I am far too queasy ever to dissect a mouse; that’s why I went into the physical sciences. That’s also why I appreciate tools that allow me to experience biology from the comfort of my desktop.
I took the above snapshot from the “Brain Explorer” program available (for both Windows and Macintosh) from the Allen Institute for Brain Science. It shows (what else?) the structure of a mouse’s brain. Turns out the little critters, inbred as they are, display little variation in their brains’s structures, making them easy to compare to one another.
So you’ve got your 3-D model of the rodent’s brain. After loading a gene database into the Brain Explorer, one can rotate around the structure, displaying the loci of activity for the gene as well as adding or subtracting 3-D overlays (or 2-D slices) that show different parts of the brain. Fiddling with the software made me think about how novices must react to the Digital Universe data and software that my institution makes available: ignorance of the underlying science makes it rather enjoyable to fly around, but I don’t think I’m extracting much useful information from the experience.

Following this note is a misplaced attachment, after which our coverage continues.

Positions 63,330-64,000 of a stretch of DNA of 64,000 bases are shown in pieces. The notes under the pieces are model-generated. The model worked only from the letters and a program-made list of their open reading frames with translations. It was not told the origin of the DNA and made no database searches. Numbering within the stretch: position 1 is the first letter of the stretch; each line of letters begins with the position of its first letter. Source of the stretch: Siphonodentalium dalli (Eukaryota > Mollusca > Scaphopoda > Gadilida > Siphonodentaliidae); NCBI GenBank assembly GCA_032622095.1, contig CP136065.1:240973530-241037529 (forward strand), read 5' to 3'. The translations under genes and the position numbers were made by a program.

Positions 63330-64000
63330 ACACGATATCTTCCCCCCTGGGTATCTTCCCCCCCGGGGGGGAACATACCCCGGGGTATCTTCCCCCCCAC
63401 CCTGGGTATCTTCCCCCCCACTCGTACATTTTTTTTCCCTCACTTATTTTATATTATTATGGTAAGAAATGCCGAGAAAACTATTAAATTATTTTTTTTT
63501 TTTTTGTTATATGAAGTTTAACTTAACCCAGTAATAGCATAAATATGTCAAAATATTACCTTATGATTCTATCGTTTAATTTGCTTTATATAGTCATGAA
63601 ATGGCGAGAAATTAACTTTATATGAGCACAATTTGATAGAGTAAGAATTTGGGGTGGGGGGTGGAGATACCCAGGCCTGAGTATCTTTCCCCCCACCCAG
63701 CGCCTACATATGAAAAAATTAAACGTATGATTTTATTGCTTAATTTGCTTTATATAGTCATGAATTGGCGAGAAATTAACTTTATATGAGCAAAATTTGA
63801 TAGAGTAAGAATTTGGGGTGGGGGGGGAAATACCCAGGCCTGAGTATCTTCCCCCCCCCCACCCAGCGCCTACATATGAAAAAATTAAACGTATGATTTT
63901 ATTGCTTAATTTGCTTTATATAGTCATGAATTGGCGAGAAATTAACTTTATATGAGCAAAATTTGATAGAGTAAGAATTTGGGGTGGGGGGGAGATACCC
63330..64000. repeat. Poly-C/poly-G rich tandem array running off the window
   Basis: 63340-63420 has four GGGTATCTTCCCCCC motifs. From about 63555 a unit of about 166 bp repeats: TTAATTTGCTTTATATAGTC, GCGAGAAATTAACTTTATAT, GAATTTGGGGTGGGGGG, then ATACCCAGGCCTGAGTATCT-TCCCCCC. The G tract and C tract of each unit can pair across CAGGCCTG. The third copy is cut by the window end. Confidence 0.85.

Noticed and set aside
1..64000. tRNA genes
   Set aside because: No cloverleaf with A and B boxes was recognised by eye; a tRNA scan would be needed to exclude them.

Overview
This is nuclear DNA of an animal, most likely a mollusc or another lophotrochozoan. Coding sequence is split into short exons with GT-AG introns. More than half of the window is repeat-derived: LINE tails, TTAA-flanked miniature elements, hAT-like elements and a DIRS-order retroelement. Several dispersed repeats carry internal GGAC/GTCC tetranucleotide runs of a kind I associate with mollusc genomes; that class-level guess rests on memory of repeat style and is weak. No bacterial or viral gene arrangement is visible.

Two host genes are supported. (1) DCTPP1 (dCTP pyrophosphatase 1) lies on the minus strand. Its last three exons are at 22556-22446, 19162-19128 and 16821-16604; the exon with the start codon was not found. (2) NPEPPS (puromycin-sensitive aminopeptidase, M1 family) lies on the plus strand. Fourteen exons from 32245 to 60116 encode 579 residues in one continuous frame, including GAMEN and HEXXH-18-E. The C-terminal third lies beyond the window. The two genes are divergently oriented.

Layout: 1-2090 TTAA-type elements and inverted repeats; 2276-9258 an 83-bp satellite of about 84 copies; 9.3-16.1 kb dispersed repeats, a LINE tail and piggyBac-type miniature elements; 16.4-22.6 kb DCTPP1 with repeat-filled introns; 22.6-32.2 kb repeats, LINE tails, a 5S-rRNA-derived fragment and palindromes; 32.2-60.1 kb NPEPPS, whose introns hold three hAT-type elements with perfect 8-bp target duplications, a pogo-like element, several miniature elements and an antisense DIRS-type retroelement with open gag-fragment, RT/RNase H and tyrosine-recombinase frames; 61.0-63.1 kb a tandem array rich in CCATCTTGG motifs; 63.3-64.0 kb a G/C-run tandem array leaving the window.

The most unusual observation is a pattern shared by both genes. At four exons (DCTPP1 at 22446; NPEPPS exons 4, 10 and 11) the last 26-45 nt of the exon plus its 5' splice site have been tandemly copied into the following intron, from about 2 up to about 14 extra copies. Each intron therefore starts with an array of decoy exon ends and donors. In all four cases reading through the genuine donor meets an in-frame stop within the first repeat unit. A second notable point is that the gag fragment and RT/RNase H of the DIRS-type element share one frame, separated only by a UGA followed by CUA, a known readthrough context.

Of course, I’m not the audience for the software. In a story that appeared in today’s New York Times “Science Times” section (rapidly picked up by Reuters, too), several brain researchers interviewed claimed that the resource is of remarkable value to their community. Complemented with some supporting material (as we do with our atlas of the Universe), it might make a fascinating tool for students or even interested aficiandos.
On the Allen Brain Atlas site, more sophisticated 2-D tools are available to analyze the existing data.